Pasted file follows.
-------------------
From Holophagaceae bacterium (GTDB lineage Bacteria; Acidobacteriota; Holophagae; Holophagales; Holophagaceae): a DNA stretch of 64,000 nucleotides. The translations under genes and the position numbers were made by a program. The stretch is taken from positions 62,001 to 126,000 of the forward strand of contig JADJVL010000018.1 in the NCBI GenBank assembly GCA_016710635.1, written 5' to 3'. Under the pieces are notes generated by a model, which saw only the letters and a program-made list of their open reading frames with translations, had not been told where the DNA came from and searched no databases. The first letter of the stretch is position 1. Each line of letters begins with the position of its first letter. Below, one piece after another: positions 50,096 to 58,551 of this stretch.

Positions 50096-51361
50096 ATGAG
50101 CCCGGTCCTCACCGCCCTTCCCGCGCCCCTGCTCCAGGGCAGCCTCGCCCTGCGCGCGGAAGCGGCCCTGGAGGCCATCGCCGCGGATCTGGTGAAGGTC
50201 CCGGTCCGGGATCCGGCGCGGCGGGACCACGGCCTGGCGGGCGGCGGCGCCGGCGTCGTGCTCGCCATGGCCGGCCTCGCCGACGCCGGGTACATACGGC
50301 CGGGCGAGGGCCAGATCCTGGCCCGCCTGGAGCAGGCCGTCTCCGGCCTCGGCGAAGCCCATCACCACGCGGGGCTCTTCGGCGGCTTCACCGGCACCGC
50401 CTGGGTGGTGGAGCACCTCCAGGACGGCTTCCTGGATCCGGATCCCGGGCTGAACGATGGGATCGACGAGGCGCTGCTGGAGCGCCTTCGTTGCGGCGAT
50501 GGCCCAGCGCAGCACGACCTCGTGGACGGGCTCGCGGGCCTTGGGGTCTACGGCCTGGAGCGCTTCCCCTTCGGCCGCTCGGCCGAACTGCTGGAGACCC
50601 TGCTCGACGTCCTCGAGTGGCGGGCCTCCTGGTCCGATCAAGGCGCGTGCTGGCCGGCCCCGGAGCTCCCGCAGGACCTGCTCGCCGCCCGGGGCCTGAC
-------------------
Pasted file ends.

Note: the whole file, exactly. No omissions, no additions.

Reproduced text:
From Holophagaceae bacterium (GTDB lineage Bacteria; Acidobacteriota; Holophagae; Holophagales; Holophagaceae): a DNA stretch of 64,000 nucleotides. The translations under genes and the position numbers were made by a program. The stretch is taken from positions 62,001 to 126,000 of the forward strand of contig JADJVL010000018.1 in the NCBI GenBank assembly GCA_016710635.1, written 5' to 3'. Under the pieces are notes generated by a model, which saw only the letters and a program-made list of their open reading frames with translations, had not been told where the DNA came from and searched no databases. The first letter of the stretch is position 1. Each line of letters begins with the position of its first letter. Below, one piece after another: positions 50,096 to 58,551 of this stretch.

Positions 50096-51361
50096 ATGAG
50101 CCCGGTCCTCACCGCCCTTCCCGCGCCCCTGCTCCAGGGCAGCCTCGCCCTGCGCGCGGAAGCGGCCCTGGAGGCCATCGCCGCGGATCTGGTGAAGGTC
50201 CCGGTCCGGGATCCGGCGCGGCGGGACCACGGCCTGGCGGGCGGCGGCGCCGGCGTCGTGCTCGCCATGGCCGGCCTCGCCGACGCCGGGTACATACGGC
50301 CGGGCGAGGGCCAGATCCTGGCCCGCCTGGAGCAGGCCGTCTCCGGCCTCGGCGAAGCCCATCACCACGCGGGGCTCTTCGGCGGCTTCACCGGCACCGC
50401 CTGGGTGGTGGAGCACCTCCAGGACGGCTTCCTGGATCCGGATCCCGGGCTGAACGATGGGATCGACGAGGCGCTGCTGGAGCGCCTTCGTTGCGGCGAT
50501 GGCCCAGCGCAGCACGACCTCGTGGACGGGCTCGCGGGCCTTGGGGTCTACGGCCTGGAGCGCTTCCCCTTCGGCCGCTCGGCCGAACTGCTGGAGACCC
50601 TGCTCGACGTCCTCGAGTGGCGGGCCTCCTGGTCCGATCAAGGCGCGTGCTGGCCGGCCCCGGAGCTCCCGCAGGACCTGCTCGCCGCCCGGGGCCTGAC